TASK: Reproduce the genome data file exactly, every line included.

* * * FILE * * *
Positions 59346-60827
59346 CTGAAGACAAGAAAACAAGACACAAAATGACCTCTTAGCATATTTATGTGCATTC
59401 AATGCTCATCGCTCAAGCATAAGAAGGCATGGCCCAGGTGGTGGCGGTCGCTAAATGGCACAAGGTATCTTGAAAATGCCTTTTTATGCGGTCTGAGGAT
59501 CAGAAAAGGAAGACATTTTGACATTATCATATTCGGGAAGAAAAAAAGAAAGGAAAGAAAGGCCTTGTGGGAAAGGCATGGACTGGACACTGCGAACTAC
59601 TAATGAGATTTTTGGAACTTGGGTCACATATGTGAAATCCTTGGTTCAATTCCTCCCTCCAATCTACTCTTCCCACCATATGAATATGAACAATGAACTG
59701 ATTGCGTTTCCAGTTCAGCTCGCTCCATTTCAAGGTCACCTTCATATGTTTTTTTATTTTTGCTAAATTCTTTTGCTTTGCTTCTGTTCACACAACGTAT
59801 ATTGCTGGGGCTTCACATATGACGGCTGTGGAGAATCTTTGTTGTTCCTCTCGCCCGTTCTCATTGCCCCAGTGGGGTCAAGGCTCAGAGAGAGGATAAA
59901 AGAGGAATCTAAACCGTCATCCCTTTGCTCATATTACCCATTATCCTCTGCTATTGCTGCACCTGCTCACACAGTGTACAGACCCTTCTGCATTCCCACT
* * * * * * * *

Positions 59346-60827
59346 CTGAAGACAAGAAAACAAGACACAAAATGACCTCTTAGCATATTTATGTGCATTC
59401 AATGCTCATCGCTCAAGCATAAGAAGGCATGGCCCAGGTGGTGGCGGTCGCTAAATGGCACAAGGTATCTTGAAAATGCCTTTTTATGCGGTCTGAGGAT
59501 CAGAAAAGGAAGACATTTTGACATTATCATATTCGGGAAGAAAAAAAGAAAGGAAAGAAAGGCCTTGTGGGAAAGGCATGGACTGGACACTGCGAACTAC
59601 TAATGAGATTTTTGGAACTTGGGTCACATATGTGAAATCCTTGGTTCAATTCCTCCCTCCAATCTACTCTTCCCACCATATGAATATGAACAATGAACTG
59701 ATTGCGTTTCCAGTTCAGCTCGCTCCATTTCAAGGTCACCTTCATATGTTTTTTTATTTTTGCTAAATTCTTTTGCTTTGCTTCTGTTCACACAACGTAT
59801 ATTGCTGGGGCTTCACATATGACGGCTGTGGAGAATCTTTGTTGTTCCTCTCGCCCGTTCTCATTGCCCCAGTGGGGTCAAGGCTCAGAGAGAGGATAAA
59901 AGAGGAATCTAAACCGTCATCCCTTTGCTCATATTACCCATTATCCTCTGCTATTGCTGCACCTGCTCACACAGTGTACAGACCCTTCTGCATTCCCACT